I hear it in the deep heart's core.

Sunday, October 16, 2011

Ruminating about food and hunger

"There are people in the world so hungry that God cannot appear to them except in the form of bread."
~ Mohandas Ghandi

Today is Blog Action Day, when bloggers around the world take on a single topic. Since this is also World Food Day, the topic for 2011 is food.

While there are many ways to think about food, the one that matters most to millions of people right now is the lack of it. As this UNICEF video shows, millions of people in Africa — including some 2 million children — are facing starvation as I write these words.

The video talks about the almost miraculous food paste Plumpy'nut, which can save the life of a starving child as effectively as the right antibiotic can cure a life-threatening infection. You can learn more about Plumpy'nut here.

If Africa seems remote from your concerns, then look no farther than your own country and community. The World Hunger Education Service has a wealth of global hunger statistics on its website.

"Food insecure" is the term the U.S. government uses to describe households where one or more members must reduce their food intake or disrupt their eating patterns because they cannot afford sufficient food. That description applied to 14.5 percent of U.S. households in 2010. You can learn more about it in the publication Household Food Security in the United States in 2010.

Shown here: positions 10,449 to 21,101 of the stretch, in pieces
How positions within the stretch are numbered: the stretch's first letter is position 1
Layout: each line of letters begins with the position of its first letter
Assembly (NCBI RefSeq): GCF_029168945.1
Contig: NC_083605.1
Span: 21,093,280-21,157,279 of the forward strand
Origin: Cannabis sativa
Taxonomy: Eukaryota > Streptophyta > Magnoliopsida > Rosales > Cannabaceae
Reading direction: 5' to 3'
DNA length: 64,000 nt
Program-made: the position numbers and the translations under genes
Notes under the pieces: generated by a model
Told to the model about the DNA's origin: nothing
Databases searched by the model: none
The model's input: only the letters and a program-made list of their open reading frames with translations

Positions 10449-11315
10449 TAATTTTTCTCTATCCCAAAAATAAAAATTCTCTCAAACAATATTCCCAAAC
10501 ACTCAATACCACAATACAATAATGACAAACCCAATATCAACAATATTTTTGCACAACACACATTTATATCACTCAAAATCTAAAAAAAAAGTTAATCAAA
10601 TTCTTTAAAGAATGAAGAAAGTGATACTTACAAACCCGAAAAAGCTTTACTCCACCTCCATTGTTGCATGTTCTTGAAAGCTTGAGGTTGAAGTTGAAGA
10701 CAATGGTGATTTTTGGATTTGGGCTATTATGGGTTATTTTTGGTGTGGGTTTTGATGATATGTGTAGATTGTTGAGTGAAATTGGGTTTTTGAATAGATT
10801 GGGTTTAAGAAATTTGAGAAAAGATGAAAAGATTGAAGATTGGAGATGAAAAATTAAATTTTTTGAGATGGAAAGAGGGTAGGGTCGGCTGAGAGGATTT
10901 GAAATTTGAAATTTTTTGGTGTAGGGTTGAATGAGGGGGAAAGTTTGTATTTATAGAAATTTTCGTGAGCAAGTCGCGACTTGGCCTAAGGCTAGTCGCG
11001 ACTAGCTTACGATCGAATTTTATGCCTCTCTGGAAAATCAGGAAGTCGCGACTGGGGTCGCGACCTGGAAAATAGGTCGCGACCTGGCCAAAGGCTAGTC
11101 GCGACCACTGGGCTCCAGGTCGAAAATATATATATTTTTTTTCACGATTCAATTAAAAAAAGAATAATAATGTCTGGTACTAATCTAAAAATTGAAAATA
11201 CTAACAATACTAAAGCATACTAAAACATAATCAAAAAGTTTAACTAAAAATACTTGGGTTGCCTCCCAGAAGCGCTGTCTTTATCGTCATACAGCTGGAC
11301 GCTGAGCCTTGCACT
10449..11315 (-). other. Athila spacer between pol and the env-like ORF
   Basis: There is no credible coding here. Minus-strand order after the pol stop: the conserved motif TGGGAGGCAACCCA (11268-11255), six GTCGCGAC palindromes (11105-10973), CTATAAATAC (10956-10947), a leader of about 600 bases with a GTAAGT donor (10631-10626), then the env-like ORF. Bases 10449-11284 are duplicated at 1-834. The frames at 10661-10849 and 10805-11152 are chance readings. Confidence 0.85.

In my hometown, the New York City Coalition Against Hunger is "the voice for the more than 1,200 nonprofit soup kitchens and food pantries in New York City and the more than 1.4 million low-income New Yorkers who live in homes that can't afford enough food." Is it ironic that, in the same city where the people who destroyed the economy still get six-figure bonuses, so many people are hungry? Actually, I think it's criminal.

One final word about hunger: "The F Word: Famine Is the Real Obscentity."

"If you can't feed a hundred people, then just feed one."
~ Mother Teresa

Saturday, October 1, 2011

The eye of the beholder

"The position of the artist is humble. He is essentially a channel."
~ Piet Mondrian

A few weeks ago a shrine appeared on  in my neighborhood — one of those collections of toys, candles, photos and stuffed animals that spring up wherever someone has died suddenly or too young. 

The shrine sits on a corner outside a Filipino grocery store that's across the street from a busy Filipino church. On Sundays, while women, children and some of the men attend church services, five or ten older men normally gather by the grocery store to smoke and shoot the breeze.